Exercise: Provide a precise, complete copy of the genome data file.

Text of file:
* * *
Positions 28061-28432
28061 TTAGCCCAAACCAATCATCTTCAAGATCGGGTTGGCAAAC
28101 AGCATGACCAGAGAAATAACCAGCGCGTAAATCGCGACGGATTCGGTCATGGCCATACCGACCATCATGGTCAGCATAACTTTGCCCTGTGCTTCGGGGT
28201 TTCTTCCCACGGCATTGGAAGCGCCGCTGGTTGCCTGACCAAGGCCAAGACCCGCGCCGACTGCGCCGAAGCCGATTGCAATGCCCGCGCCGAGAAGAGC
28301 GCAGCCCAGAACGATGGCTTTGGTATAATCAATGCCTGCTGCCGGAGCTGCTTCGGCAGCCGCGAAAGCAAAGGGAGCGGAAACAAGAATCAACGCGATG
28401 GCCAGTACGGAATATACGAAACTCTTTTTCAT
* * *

Positions 28061-28432
28061 TTAGCCCAAACCAATCATCTTCAAGATCGGGTTGGCAAAC
28101 AGCATGACCAGAGAAATAACCAGCGCGTAAATCGCGACGGATTCGGTCATGGCCATACCGACCATCATGGTCAGCATAACTTTGCCCTGTGCTTCGGGGT
28201 TTCTTCCCACGGCATTGGAAGCGCCGCTGGTTGCCTGACCAAGGCCAAGACCCGCGCCGACTGCGCCGAAGCCGATTGCAATGCCCGCGCCGAGAAGAGC
28301 GCAGCCCAGAACGATGGCTTTGGTATAATCAATGCCTGCTGCCGGAGCTGCTTCGGCAGCCGCGAAAGCAAAGGGAGCGGAAACAAGAATCAACGCGATG
28401 GCCAGTACGGAATATACGAAACTCTTTTTCAT